There are several things I’d like to say to Ms. Graham. Here goes. . .
First of all, it’s sometimes a marketing/publishing decision as to what gets published as a young adult book. Take The Book Thief. Please, please take it. It's a brilliant book that should be read by everyone! In Australia where Markus Zusak hales from, you’ll find it in the adult section. But here in the U.S., it sits in the young adult section because his previous book was put out as teen fiction in the U.S. Arbitrary? Indeed.
And then I think back to my growing-up years. Once I reached a certain age, definitely when I was still in middle school and high school, I started reading “adult” books. These were books with younger protagonists that certainly were appealing to teens but they also were well-written novels that adults enjoy. Books like My Name is Asher Lev and To Kill a Mockingbird. The chances are that if these books were published today, they would be cataloged as “young adult” fiction and think how many adults would miss out on them?!
That brings me to today and my reading tastes. Sometimes I read young adult books and I enjoy them because I can totally remember what it was like to be that teen (Fangirl, I’m talking to you). I relate to the characters because I’m still a 17-year-old misfit inside. Other times, I enjoy a teen book because it tells a really good story (A Brief History of Montmaray fits the bill).
I hereby proclaim, I am not embarrassed to read young adult literature and you shouldn't be either! Here are a few more titles that you too can be proud to read.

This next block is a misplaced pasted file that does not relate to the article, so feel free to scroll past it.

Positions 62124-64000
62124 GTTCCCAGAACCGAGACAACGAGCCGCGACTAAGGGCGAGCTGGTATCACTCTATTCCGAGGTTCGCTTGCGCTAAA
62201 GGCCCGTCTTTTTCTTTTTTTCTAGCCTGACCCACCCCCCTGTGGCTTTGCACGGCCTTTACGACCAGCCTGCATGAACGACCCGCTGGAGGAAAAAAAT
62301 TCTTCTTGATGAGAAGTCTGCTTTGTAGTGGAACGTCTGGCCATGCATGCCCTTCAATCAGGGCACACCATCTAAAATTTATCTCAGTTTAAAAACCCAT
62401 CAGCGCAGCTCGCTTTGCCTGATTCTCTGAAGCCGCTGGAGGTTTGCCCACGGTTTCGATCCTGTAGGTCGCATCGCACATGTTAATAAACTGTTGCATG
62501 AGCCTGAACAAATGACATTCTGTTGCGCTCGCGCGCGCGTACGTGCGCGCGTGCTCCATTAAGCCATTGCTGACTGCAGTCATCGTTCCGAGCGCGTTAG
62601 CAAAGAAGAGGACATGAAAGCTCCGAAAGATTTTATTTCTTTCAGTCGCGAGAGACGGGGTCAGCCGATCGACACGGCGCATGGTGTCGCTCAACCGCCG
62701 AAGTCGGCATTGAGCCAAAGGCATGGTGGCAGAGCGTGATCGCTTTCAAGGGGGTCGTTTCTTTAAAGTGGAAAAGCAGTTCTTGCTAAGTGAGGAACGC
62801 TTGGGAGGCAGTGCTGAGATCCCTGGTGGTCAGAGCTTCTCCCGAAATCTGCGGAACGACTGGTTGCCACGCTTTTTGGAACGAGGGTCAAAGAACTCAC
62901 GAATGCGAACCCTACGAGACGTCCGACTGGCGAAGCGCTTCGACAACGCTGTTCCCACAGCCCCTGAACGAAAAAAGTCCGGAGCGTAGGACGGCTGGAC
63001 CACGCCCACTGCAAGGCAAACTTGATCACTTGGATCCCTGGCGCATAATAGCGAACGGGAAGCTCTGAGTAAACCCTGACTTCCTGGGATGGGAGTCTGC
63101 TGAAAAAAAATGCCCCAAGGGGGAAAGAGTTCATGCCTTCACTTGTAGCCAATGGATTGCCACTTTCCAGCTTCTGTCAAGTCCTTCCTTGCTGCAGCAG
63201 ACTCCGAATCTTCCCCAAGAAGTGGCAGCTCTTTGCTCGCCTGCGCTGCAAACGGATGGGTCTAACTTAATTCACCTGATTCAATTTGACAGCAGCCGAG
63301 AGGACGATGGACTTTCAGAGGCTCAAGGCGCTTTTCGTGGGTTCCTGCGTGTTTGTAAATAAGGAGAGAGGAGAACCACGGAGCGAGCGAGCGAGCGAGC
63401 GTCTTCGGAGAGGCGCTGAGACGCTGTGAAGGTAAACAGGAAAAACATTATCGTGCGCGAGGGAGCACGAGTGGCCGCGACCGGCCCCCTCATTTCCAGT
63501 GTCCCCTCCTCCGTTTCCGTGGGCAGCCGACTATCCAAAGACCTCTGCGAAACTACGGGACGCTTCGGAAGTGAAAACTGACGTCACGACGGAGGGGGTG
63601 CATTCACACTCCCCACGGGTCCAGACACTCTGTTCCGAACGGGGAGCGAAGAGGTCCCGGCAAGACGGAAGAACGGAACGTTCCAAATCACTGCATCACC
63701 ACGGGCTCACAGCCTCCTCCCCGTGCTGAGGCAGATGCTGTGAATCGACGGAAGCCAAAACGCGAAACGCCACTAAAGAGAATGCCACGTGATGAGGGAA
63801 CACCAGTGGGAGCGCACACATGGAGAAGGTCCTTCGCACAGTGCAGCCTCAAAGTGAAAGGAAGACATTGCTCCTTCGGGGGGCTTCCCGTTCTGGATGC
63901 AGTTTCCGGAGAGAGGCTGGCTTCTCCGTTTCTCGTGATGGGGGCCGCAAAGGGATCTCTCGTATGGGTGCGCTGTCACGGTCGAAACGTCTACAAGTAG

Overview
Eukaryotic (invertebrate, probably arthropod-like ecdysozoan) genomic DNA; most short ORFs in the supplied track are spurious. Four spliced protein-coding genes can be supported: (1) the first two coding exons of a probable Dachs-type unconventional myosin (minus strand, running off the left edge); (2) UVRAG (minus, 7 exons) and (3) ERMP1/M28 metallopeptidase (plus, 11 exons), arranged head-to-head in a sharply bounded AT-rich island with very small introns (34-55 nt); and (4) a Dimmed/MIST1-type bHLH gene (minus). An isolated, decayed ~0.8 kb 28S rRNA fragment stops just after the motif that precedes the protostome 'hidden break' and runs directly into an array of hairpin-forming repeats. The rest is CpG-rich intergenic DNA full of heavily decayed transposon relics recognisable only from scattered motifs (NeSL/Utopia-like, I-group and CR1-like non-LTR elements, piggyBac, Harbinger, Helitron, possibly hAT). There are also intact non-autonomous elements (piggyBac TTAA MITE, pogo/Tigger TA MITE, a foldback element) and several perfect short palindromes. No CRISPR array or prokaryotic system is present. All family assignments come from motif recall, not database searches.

Even though I haven’t left the Pacific Northwest recently, I’ve spent a good deal of the past few months with my head in Africa.
I’ve always been interested in life in other countries and the immigrant experience, but like most Americans, my knowledge of African countries is narrow at best. However, since reading Americanah by Chimamanda Ngozi Adichie, I've gotten hooked on African writers. Here are a few of my recent favorites:
We Need New Names by NoViolet Bulawayo is one of those books that crosses over into poetry. I relished every word in this joyous and harsh story of a girl named Darling who grows up playing games like 'hunting Bin Laden' with her friends in Zimbabwe until moving with her aunt to ‘Destroyedmichygan' (Detroit Michigan). This is a truly modern immigrant story and the sharp contrast between Darling's African childhood and her teenage years in Michigan is startling. Then there are the character names...Bastard, Godknows, Mother of Bones, and who could forget the Prophet Revelations Bitchington Mborro?
Set in 1950's Sudan, Lyrics Alley by Leila Aboulela will break your heart, heal it, and then break it again. But it's the good kind of heartbreak, offset by great beauty. Nur, the son and heir of a prominent family suffers a tragic and debilitating accident. With their future uncertain, the family is caught between the traditional values of Nur's Sudanese mother and the modern leanings of his father's young Egyptian second wife, mirroring the social changes in Sudan itself.